Perhaps I can never do enough, but I’m following author Mark Smith’s advice and saying yes to everything in order to keep Mother of Pearl staying on fire for as long as I possibly can.

Heartfelt thanks to everyone who has sent some warmth my way so far.

About Angela Savage

Angela Savage is a Melbourne writer, who has lived and travelled extensively in Asia. She won the Victorian Premier’s Literary Award for an unpublished manuscript, and the Scarlet Stiletto Award short story award. Her latest novel is, Mother of Pearl, published by Transit Lounge. Angela holds a PhD in Creative Writing, is former CEO of Writers Victoria, and currently works as CEO of Public Libraries Victoria.
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9 Responses to Staying on fire

  1. Jo says:

    I’ve not long finished Mother of Pearl & it’s one of my favourite reads for the year. I thought that I had an opinion about the issue of surrogacy before I read it (and could identify to an extent with the issues of infertility) but now? I’m not so sure. Beautifully written – as I expected – but such complexity too.

    Liked by 1 person

    • Thank you for that lovely feedback, Jo. It’s a huge compliment to suggest that my book changed your mind about surrogacy–or at least raised questions for you. Mind you, it’s also a testament to your open-mindedness as a reader.

      Liked by 1 person

  2. Margot Kinberg says:

    Thanks, Angela, for sharing that bit about staying on fire. That’s absolutely fascinating! It’s one thing I really like about your writing – the research and knowledge you put into it. As to what more to do? That’s a perennial question for authors. I think you’ve been doing a great promo job, and the book is its own advertisement, it’s that good.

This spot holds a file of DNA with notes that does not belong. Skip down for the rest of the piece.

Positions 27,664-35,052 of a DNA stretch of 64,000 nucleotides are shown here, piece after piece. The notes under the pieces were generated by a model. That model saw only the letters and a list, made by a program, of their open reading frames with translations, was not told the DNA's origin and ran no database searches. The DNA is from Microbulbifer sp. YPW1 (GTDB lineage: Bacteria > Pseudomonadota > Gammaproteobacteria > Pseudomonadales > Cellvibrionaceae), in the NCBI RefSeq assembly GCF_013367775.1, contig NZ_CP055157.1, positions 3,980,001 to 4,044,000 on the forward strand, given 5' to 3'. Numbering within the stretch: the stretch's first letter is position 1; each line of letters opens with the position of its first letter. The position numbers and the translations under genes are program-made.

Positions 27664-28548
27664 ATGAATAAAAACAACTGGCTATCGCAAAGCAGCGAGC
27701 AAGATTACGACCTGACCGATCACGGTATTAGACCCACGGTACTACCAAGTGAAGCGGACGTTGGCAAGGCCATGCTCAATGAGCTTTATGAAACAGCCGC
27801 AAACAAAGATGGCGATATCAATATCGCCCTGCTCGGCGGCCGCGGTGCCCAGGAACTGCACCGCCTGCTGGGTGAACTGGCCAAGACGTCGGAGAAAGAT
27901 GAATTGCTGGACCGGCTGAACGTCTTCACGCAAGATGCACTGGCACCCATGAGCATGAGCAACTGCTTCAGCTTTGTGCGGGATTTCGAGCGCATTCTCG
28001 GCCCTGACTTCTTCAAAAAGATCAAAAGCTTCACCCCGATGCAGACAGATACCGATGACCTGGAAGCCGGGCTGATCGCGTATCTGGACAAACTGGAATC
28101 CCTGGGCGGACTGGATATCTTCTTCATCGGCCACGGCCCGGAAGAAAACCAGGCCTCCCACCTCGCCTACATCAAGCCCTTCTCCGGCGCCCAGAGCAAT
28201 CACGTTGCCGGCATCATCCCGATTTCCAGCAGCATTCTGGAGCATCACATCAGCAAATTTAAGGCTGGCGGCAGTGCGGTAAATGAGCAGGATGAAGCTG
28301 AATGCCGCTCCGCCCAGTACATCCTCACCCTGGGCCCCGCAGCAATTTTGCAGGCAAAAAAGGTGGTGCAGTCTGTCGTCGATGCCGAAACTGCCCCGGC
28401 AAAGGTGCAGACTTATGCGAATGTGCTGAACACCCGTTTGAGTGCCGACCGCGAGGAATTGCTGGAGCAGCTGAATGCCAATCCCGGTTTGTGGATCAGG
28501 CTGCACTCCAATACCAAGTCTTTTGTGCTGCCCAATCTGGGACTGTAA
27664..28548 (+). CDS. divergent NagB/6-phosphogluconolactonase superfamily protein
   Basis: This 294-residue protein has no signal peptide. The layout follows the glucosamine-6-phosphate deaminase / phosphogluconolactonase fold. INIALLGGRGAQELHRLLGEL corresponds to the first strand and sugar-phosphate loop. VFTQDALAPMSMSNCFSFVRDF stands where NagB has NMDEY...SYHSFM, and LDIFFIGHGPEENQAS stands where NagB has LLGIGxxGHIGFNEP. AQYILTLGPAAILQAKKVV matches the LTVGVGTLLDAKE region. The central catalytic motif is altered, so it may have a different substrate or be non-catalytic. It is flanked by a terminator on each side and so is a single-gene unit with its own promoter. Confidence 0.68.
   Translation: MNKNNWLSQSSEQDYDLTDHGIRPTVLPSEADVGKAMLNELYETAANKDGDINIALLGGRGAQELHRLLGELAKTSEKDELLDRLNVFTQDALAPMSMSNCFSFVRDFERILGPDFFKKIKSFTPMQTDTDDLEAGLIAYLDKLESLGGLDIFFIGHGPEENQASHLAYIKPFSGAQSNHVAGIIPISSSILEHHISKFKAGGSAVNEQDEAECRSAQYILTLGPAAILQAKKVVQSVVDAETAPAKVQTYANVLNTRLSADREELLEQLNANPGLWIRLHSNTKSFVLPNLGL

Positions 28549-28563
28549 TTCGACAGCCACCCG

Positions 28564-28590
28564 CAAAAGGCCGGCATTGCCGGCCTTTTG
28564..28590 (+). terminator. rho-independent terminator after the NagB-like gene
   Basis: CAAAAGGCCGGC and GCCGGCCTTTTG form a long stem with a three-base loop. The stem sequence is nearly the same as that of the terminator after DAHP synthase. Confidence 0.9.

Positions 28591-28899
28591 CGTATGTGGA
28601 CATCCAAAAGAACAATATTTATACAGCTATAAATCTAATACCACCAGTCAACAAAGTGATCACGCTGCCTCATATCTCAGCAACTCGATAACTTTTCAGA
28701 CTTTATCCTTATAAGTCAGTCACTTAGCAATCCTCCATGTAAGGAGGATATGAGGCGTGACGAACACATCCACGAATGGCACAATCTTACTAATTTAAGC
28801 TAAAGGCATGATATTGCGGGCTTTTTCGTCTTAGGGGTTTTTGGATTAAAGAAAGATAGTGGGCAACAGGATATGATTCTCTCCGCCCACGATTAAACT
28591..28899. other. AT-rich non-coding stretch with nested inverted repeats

Liked by 1 person

  3. FictionFan says:

    I’m glad you reminded me, Angela, that I had meant to ask you if you’d like to do some kind of guest post on my blog? Please don’t feel obliged to – I’m never sure at all that guest posts have any impact on sales – but I’d love to host you if you do decide to promote the book via blogs.

    Liked by 1 person

    • How did I miss that you have guest posts on your blog, FF? I’d love to do it, but let me see if there’s an affordable way for your readers in the UK to get hold of my book. At present, the postage from Australia costs almost as much as the book, and the ebook costs £8.37 on Amazon UK.

      Incidentally, thank you for posting your review to Amazon UK. That was very thoughtful of you and I really appreciate it.


      • FictionFan says:

        I only have very rare ones for special people! 😉 Let me know whenever you like – no rush. My email is fictionfan@virginmedia dot com, and I find my readers lose interest if a post goes beyond about a 1000/1200 words. Either you can just write something about the background or inspiration for the book or something, or I could give you a few interview questions – whichever you preferred. 🙂

        My pleasure! 😀

        Liked by 1 person

  4. Kathy D. says:

    Hi Angela, Sounds like you are having a very prolific and exciting time. Congratulations on the publication of Mother of Pearl. Is it possible to get it in the U.S.?
    Hope your next year is as full of exciting panels, interviews, podcasts, writers, books, as 2019 was. Best wishes for 2020.